Name: 
Marisa Litz
Department: 
Fisheries & Wildlife
Contact Info: 
litzm@onid.orst.edu
Presentation Time: 
2015 - 4:15pm
Abstract:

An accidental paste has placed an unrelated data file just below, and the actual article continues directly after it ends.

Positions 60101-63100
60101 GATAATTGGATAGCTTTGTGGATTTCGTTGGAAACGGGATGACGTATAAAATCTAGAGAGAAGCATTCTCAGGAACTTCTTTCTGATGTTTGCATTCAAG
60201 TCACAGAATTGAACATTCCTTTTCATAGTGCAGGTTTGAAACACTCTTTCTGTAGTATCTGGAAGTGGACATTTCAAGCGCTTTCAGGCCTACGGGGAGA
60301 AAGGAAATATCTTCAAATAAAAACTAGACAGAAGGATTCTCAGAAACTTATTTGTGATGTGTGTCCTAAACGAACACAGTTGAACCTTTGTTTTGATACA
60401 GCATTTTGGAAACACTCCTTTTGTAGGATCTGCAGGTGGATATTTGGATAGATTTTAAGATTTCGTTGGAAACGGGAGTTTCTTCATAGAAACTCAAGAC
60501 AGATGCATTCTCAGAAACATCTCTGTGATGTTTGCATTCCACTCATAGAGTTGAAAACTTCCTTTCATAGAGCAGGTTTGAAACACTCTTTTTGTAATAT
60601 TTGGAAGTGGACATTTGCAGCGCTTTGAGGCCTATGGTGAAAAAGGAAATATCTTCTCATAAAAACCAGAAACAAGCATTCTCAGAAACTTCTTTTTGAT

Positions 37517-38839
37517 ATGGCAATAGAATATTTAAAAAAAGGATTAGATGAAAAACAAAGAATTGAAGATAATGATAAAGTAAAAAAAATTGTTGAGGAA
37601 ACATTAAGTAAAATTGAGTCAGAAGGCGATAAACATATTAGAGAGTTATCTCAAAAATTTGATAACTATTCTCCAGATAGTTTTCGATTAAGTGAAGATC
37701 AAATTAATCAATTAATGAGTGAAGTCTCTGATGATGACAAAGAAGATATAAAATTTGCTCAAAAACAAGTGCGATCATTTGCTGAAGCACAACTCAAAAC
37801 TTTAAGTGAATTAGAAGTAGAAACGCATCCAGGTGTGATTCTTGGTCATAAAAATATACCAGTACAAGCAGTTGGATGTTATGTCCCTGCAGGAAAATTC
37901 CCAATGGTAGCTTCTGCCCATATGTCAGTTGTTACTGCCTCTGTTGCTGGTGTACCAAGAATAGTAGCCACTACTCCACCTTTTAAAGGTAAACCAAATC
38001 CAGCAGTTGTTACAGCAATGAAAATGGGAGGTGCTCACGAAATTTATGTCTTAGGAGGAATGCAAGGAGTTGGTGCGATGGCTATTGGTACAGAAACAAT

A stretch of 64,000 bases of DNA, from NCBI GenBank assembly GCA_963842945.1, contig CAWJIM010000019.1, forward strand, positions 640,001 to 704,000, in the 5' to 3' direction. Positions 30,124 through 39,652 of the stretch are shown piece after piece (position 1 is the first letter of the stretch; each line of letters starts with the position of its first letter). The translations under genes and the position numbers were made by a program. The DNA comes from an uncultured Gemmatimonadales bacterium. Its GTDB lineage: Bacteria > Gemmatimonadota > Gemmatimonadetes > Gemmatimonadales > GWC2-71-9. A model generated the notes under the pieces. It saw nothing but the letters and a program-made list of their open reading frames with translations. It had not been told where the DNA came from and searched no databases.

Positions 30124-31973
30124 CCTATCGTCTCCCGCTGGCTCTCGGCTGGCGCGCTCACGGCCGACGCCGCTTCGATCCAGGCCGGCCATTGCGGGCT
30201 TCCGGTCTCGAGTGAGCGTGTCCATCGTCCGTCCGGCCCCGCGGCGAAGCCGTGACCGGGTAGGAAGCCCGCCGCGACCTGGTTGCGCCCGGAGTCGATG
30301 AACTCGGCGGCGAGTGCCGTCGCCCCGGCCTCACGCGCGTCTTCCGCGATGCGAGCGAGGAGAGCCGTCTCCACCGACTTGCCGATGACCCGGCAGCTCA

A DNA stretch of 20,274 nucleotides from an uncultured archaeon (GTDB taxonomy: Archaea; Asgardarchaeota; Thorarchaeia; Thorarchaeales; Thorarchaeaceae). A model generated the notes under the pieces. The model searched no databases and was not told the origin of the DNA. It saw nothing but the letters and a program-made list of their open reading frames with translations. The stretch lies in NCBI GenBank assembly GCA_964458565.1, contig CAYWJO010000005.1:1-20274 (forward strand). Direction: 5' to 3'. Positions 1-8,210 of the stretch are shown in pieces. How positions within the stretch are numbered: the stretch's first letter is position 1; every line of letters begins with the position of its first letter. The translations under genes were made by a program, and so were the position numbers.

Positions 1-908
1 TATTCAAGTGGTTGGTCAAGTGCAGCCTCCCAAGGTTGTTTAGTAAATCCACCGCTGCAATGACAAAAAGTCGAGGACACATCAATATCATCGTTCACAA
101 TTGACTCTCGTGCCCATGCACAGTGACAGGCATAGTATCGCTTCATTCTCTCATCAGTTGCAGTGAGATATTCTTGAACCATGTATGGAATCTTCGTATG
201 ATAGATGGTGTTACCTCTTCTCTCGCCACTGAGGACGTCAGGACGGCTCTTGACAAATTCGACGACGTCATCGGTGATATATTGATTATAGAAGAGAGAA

Chinook (king) salmon (Onchorhynchus tshawytscha) are a culturally and economically iconic species on the west coast of North America, yet nine ESUs (Evolutionary Significant Units) receive federal protection from the U.S. Endangered Species Act. Chinook salmon experience a period of high mortality (> 90%) upon first entering the ocean as juveniles. It has been hypothesized that ocean conditions influence juvenile salmon mortality by changing the quality of salmon prey, but research testing the effects of prey quality on salmon performance are limited. We conducted a 20-week experiment testing for the effects of prey quality on juvenile Chinook salmon growth, lipid composition, isotope signatures, and swimming performance. Salmon were reared for 12 weeks on three energetically similar diets enriched with two prey types (anchovy and krill) and two essential fatty acids (docosahexaenoic acid, DHA and eicosapentanoic acid, EPA). Based on previous studies using larvae, we predicted that fish reared on a diet rich in DHA (anchovy diet) would grow faster than fish fed a diet rich in EPA (krill diet) or a diet with equal ratios of DHA to EPA (krill:anchovy diet). From weeks 12-16, we adjusted rations to see if there was a carryover effect of dietary fatty acids on salmon growth and lipid reserves. Finally, from weeks 16-20, ration was withheld from all salmon before measuring critical swimming speed to assess a carryover effect on foraging capabilities and predator avoidance. Growth rates during the feeding study were similar (0.29 to 0.35 mm d-1). However, by the end of the experiment, salmon reared on the anchovy diet were on average 11 mm larger, had 17.9 mg g-1 more lipids, and swam 25 mm s-1 faster than salmon reared on the other formulated diets. These results provide support for the hypothesis that prey quality is important for juvenile salmon during a critical period in their early life history, and suggests that prey rich in DHA provides a survival advantage to salmon prior to experiencing their first ocean winter.